Garden House . Westernport

Baracco+Wright . Garden House . Westernport Rory Gardiner  afasia (1)

Baracco+Wright Architects . photos: © Rory Gardiner . + domusweb

This experimental and ‘sometimes’ house on Boon Wurrung land was conceived through the inclusion of it in the repair of the site’s ecosystem. Its architecture is one of relationships that revisit the project of a theory of space, this time in the terms of its physical place and the life supported there.


It is made with a mix of industrialized elements (the steel frame) and handmade (timber frame) without concern with itself and modes of making. The thinnest of physical boundaries (perhaps fabric is thinner), polycarbonate sheet, maintains transparency otherwise displaced by a building for the sustaining of life, rather than architecture’s own terms of material theory of transparency. Spatial boundaries are not achieved in usual architectural terms (walls, windows, and rooms, ceiling and floor) but made by the vegetation on either side of the polycarbonate layer, not perhaps quite a wall – but together with the vegetation an ill-defined wall is made that starts on the inside with the moat-like horizontal boundary achieved through the way the raised floor stops short of the polycarbonate. The raised deck is another expanded threshold this time with the ground – allowing the unsealed ground and its floodwaters to carry through. The window that frames an interior’s relationship with nature is absent. The ontology is almost flat – nature is neither confined to containers or brought inside. This quality of space is evident in Rory Gardiner’s photographic technique where frames are often replaced by images that fill the view without edges so that it is sometimes unclear if you are looking inside or outside.

The tent has often been a reference for Baracco+Wright and this building could be thought as a little more than a tent: a deck and raised platform, covered by a transparent ‘shed’, the interior perimeter ‘verandah’ is garden (and spontaneous vegetation) space and living areas are dynamic yet subtly spatially defined; up, down, under, above. The soil and natural ground line are maintained and carried through. In the temperate south eastern Australian climate, one is a little cold and a little hot sometimes but mostly comfortable.
The ability to hear the outside is something surprising in this house. Nature is noisy. To hear enables one to locate themselves in space outside your own body.
The story of the natural history of the site drove the decision making. The site is part of a leftover heavily vegetated corridor in between cleared grazing land. A historical anomaly, it gives a glimpse into what used to be there, although it too now is mostly altered through domestic gardens, human and (non native) animal activity. Small patches of the endemic vegetation remain, mainly tea-tree heath, among mown grass, introduced species and plants considered invasive weeds.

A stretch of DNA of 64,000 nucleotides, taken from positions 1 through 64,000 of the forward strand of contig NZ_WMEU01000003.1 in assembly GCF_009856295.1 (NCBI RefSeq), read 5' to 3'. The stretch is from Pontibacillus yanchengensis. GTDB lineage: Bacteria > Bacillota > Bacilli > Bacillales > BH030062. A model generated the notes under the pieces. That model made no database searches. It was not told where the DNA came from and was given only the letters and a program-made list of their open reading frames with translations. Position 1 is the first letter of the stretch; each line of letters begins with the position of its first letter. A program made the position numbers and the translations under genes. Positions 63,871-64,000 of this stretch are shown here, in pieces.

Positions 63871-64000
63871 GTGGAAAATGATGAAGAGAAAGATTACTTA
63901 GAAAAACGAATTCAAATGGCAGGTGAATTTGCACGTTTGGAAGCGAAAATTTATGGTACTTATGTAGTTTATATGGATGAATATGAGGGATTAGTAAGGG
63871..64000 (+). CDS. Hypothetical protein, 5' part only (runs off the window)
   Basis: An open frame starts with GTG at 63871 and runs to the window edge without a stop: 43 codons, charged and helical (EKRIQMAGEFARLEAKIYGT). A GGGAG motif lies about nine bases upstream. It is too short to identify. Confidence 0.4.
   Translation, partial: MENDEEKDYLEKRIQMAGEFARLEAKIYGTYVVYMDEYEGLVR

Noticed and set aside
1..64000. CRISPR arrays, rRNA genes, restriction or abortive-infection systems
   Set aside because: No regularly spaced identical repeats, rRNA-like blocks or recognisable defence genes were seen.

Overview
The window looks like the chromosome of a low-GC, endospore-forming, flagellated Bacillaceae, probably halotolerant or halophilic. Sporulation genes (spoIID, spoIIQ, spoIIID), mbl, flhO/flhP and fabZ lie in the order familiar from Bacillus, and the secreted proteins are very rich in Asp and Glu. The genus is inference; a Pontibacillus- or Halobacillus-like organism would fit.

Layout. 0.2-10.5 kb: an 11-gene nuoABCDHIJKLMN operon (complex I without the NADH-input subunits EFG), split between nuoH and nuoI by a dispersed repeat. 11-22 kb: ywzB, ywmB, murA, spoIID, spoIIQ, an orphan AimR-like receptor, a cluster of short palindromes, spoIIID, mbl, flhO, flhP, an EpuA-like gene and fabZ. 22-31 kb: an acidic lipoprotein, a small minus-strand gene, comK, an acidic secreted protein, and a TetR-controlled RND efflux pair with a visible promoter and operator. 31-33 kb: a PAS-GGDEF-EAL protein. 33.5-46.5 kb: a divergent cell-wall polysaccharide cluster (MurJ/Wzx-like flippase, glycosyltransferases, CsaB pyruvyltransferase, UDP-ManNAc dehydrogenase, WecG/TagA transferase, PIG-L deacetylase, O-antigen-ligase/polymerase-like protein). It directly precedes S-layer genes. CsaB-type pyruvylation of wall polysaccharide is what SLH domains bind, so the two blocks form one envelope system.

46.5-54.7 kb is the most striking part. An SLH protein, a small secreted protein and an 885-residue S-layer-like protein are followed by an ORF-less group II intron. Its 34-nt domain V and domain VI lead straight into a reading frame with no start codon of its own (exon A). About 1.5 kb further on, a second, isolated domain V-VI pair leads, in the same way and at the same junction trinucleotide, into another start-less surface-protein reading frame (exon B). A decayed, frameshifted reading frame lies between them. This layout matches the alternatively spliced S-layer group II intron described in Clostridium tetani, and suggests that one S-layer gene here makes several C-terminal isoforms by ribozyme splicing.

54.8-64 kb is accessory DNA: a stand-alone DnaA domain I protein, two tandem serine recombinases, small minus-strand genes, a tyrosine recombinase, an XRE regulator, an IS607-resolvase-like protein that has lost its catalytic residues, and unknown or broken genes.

The site connects to its neighbouring vegetation and Westernport – a large tidal bay. The road now occupies the position of an ephemeral creek, and being downhill, the area can be seasonally wet and dry, and can flood. It acts as a compromised wildlife corridor for animals travelling from nearby Gurdies Nature Conservation Reserve to the coast, and perhaps most successfully supports birds.
On this site the existence of endemic terrestrial orchids indicated that the soil had not been altered, and that, embedded in the soil and under the introduced grass were the bones of a plant community that once grew there. With an aim to support the strength of the remnant indigenous vegetation present on the site, weeding was carried out using the Bradley method – which works from ‘good’ outward, so that slowly the vegetation can re-establish. What occurred is a new type of balance. Isolated from the overall web of relationships and natural systems, it is difficult to know if this ongoing activity is strengthening a plant community or if it will now always depend on human care. The presence of Greenhood Orchids (Pterostylis Nutans) are evidence of the presence of Mycorrhiza (required at the germination stage) and often a symbiotic relationship with certain trees. Mycorrhiza fungi is a crucial foundation for healthy soils and have recently been credited with the network used by trees to communicate with each other. Continued mowing and fertilisation of the (non native) grass on the site when it was bought, a hasty positioning of the house on their location, potential changes to the hydrology of the site such as water penetration/overland flow/microclimate, and symbiotic tree removal among others would have meant these orchids would have disappeared in the near future.

By observing and supporting the expansion of small remnant patches of endemic vegetation, a shape of the site emerged that revealed an area where no regeneration was occurring, and as it turned out had been the site of imported fill, effectively smothering the seed stock and altering the soil.
The house was situated on this ‘clearing’, raised above the ground to allow for overland flow and so as not to ‘cut’ the site. Apart from a small utilities area, no ground is sealed. This supports the expansion of the vegetation inside the house. Now part of this ecosystem, this house supports life. The disturbance generated by the construction was quite minimal, but nonetheless enough to generate the expansion of tea trees (which respond to disturbance). Tea trees now regularly grow inside.
Louise Wright